For millennia, the Yucatan Peninsula in southeastern Mexico has been home to the Maya, indigenous people who built magnificent cities centuries before Columbus arrived in the New World.
Cancun, on the coast, draws the tourists — 5 million last year. But the interior of the peninsula offers richer opportunities for going deeper and experiencing more about the life — ancient and modern — of the Maya, who still live in Yucatan, speak the language of their pre-Columbian ancestors, and maintain many of the old ways.
Tulum and Chichen Itza are probably the peninsula's best-known archaeological sites. Both are easy rides from coastal resorts, and both are spectacular. But there are many smaller, less well-known sites that, although lacking the renown of their bigger brethren, are more intimate and human-scaled.
Be mindful, however, that traveling on roads in foreign countries can pose situations that Americans are not familar with. Last month in the Mexican state of Quintana Roo, south of Yucatan, a bus accident resulted in the deaths of a dozen passengers, mostly tourists from cruise ships on an excursion.
The early-morning fog was just burning off as we parked outside Mayapan, the last great political capital of the Mayan world. Misty mountains of gray stone started to glow in the early light; silhouettes of pyramids slowly emerged. Mayapan was abandoned centuries ago.
According to the chronicles of Diego de Landa, a Spanish missionary in the 1500s, local people claimed Mayapan was founded by Quetzalcoatl, the feathered serpent, half-man/half-god, who was worshipped throughout this part of the Americas.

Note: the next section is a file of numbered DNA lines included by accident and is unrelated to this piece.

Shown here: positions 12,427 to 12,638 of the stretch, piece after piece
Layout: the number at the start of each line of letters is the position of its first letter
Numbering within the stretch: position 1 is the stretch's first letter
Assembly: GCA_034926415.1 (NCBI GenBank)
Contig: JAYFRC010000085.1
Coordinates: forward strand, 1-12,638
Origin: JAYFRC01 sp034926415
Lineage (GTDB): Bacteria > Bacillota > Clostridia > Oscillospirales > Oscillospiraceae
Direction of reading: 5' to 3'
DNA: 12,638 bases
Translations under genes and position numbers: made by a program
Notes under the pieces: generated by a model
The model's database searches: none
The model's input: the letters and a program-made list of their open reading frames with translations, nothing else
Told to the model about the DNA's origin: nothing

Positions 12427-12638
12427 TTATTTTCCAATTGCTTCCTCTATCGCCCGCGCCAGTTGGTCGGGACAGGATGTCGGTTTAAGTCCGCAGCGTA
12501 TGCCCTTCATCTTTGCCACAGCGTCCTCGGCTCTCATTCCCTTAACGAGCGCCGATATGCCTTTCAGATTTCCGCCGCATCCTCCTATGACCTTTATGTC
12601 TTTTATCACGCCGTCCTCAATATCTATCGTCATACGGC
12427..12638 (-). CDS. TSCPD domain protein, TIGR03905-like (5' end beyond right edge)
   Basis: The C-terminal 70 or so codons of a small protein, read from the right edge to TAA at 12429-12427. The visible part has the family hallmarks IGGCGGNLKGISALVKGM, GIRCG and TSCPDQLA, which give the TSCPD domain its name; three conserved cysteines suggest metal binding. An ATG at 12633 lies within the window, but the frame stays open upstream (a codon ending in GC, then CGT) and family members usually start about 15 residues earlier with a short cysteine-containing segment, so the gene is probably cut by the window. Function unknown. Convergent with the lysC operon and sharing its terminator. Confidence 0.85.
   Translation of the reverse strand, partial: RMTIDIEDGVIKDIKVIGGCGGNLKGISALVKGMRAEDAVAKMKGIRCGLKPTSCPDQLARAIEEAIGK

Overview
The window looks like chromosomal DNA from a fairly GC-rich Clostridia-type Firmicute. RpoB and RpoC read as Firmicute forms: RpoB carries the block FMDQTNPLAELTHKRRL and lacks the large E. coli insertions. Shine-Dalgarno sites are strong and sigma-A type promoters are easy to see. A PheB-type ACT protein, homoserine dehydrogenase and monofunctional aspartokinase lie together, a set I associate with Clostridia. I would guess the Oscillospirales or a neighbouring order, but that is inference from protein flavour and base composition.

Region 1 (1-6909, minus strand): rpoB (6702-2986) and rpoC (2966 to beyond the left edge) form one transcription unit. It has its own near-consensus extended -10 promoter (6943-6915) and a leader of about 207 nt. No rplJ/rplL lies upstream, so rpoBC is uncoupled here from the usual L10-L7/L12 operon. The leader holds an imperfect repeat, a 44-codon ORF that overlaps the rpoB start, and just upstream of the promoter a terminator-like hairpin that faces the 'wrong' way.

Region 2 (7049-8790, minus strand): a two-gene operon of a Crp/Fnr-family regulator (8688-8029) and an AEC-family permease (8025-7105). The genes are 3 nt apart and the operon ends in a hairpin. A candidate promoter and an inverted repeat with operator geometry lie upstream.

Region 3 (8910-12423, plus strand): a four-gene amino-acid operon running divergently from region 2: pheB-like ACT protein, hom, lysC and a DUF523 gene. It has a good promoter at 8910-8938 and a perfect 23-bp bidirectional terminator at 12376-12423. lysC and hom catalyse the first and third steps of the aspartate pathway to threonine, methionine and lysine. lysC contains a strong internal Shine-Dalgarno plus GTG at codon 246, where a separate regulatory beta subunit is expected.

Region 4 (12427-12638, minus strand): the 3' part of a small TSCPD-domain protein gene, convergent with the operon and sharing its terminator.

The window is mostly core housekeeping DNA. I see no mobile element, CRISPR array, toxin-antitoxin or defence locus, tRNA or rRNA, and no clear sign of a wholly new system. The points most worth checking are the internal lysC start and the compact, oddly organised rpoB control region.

It's eerie to casually walk around the crumbling stones that remain of this great metropolis of perhaps 14,000 citizens, listening to the songs of the same kind of birds that sang for the Maya, imagining a civilization that's now vanished like morning mist.
It was almost noon as we pulled into the central square of hot and dusty Acanceh outside Merida, the capital of Yucatan state. Pedicab drivers napped in their canopied vehicles, waiting for customers; local merchants sought shelter from the sun inside shaded storefronts; and kids played upon a pyramid tucked between a convenience store and a church.
The ancient city that once stood on this site was founded as early as A.D. 200 and covered nearly 2.5 square miles. The area still contains hundreds of ancient structures, mostly unexcavated. The main pyramid, measuring about 36 feet high, is crowned with a series of remarkable frescoes of local gods.
In Acanceh, Yucatan's past and present commingle. People still speak the timeless tongue, children are at home on the steps of the centuries-old temple, and images of the ancient gods still gaze down upon the town.
Having a pyramid or two in the center of town is not uncommon in Yucatan. When the Spanish overran the Maya, they established cities on top of Mayan settlements, using old stones to construct their new buildings. Izamal was the site of a Mayan city largely leveled by the Spanish, who built a big church on top of the central pyramid.